Wednesday, February 1

Worlds Afire

by Paul B. Janeczko  
Candlewick 2004  

A circus tent. A catastrophic fire. The voices of those who were there, victim and witness, their stories in verse.  

On the afternoon of July 6, 1944 a fire broke out at the Ringling Brother's Circus while in performance in Hartford, Connecticut. The tent canvas had been waterproofed with paraffin and gasoline, a combination that turned the entire circus effectively into "one huge candle / just waiting for a light." No one knows how it began but once the tent caught fire it was only a matter of moments before it was engulfed in flame. 500 were injured and 167 people died, and Janeczko has chosen to let the voices of the people involved tell the story from their own perspective.  

Janeczko leaves it up to the reader to pick up the clues within each poem to guess who survived. The poems are separated by three parts, or acts if you will. Part 1 gives us what people were thinking and doing just before the circus. Some were excited kids, some were circus performers getting everything ready, and piece by piece, line by line, we get little details that anticipate the disaster to come. Part 2 deals with the disaster itself. What it was like to be dealing with large cats when the fire broke out and people were running everywhere. What it looked like from under the bleachers by a kid who was collecting the change that fell out of people's pockets, how he was able to cut a hole in the side of the tent with a pocket knife and escape. Part 3 covers the sober aftermath as survivors and townspeople come to grips with the horror. A soldier anxious for active duty overseas finds working morgue detail more gruesome than the war he is about to head into.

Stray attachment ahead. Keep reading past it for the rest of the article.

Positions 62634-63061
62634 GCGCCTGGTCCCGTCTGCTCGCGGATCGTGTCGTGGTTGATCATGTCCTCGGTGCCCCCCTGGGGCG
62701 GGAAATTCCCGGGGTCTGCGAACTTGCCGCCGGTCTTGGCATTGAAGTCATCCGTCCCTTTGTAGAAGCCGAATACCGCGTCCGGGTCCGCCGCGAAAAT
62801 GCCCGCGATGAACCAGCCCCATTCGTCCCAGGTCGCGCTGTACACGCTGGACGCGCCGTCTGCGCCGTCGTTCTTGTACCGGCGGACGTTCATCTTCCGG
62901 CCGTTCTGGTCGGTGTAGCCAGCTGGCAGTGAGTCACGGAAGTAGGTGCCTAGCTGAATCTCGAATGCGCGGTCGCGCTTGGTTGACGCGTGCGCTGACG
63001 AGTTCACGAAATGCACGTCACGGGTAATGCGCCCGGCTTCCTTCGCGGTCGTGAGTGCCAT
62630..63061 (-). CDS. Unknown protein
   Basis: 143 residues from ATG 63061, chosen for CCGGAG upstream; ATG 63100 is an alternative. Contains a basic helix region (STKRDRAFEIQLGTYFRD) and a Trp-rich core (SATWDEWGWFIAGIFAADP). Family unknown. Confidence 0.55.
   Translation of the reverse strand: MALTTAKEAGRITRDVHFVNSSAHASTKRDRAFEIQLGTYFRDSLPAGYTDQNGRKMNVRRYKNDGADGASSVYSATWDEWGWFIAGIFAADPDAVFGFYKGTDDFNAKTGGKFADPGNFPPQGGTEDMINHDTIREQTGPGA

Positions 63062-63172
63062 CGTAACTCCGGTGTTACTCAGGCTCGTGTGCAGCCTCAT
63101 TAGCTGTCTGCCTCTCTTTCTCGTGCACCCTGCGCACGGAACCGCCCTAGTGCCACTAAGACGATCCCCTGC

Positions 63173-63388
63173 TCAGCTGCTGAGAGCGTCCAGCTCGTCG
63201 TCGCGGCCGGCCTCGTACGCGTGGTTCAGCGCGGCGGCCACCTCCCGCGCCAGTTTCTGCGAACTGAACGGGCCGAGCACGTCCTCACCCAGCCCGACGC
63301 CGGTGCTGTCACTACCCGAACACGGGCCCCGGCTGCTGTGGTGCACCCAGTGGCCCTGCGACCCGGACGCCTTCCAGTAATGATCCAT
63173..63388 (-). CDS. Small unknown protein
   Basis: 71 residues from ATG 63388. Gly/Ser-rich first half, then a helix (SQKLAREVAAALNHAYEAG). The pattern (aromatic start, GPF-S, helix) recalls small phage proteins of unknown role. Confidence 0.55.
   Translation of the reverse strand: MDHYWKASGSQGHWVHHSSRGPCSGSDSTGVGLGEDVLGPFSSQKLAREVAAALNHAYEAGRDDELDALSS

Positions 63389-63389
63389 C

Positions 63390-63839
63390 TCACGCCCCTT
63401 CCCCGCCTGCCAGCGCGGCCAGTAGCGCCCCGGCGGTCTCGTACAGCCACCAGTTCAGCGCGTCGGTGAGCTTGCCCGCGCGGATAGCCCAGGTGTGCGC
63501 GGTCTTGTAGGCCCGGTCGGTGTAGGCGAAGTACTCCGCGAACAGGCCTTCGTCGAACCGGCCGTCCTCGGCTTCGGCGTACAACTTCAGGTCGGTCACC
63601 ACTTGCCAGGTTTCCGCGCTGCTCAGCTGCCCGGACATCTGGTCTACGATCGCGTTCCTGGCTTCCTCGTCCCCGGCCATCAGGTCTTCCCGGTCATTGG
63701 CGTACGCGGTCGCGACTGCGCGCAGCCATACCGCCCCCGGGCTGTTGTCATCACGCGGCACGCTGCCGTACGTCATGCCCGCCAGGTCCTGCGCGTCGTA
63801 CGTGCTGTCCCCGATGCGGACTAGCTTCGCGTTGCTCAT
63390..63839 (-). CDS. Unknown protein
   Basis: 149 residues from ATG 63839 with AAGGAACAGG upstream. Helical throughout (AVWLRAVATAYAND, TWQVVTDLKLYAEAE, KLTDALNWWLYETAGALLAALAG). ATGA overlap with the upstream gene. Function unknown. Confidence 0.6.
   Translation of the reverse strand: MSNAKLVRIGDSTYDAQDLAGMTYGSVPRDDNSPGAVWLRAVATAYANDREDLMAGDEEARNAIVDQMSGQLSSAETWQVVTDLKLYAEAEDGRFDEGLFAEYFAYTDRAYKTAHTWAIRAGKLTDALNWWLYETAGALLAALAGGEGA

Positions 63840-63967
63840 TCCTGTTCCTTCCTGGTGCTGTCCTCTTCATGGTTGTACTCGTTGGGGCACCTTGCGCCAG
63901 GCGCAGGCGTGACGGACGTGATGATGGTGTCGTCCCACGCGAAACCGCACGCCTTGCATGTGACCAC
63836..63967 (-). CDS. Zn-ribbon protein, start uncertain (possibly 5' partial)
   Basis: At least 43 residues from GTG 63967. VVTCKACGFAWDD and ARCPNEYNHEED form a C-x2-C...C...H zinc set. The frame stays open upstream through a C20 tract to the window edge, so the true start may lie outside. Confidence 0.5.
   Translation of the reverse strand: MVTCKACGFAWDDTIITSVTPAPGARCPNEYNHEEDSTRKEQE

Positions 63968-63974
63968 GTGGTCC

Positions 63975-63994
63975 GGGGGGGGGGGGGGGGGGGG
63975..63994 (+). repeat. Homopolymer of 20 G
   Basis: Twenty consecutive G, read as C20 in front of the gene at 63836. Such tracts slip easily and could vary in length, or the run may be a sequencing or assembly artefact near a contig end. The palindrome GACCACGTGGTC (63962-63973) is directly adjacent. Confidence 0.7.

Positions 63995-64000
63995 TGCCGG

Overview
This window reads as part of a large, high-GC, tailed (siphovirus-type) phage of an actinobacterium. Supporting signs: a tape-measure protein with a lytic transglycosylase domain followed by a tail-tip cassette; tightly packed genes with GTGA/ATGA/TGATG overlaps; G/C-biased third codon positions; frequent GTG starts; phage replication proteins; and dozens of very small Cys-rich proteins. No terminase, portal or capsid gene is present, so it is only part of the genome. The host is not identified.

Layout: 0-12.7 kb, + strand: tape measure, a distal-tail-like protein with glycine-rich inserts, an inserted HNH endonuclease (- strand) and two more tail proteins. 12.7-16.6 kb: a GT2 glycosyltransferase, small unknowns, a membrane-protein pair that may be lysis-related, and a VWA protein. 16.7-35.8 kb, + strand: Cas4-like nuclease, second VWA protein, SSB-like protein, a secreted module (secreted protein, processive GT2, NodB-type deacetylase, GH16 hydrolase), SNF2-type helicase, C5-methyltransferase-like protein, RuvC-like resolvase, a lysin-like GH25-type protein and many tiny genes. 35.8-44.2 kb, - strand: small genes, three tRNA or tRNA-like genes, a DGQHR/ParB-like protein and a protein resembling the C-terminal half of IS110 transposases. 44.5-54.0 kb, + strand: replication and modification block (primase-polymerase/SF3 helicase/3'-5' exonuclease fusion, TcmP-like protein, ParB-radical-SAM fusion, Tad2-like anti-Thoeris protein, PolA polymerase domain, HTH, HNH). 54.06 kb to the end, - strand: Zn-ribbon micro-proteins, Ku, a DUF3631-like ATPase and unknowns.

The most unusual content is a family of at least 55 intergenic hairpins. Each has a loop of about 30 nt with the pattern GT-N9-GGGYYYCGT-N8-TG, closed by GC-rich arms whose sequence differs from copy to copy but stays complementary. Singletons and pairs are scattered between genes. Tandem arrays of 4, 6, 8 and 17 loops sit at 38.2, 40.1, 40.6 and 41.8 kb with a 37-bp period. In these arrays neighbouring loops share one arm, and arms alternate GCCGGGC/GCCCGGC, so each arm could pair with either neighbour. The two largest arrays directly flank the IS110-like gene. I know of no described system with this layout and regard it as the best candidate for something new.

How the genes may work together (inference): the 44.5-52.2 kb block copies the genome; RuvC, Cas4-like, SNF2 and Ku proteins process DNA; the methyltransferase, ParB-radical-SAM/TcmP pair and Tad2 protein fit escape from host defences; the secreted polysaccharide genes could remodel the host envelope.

With an economy of image and detail Janeczko delivers a portrait as alluring and ephemeral as a flickering flame.  There's a very Spoon River Anthology feel to the book, with its ghostly echoes of people from the past reliving a single day – a single, horrific day – in the gentle breeze of a summer day that changed, defined, or took their lives.

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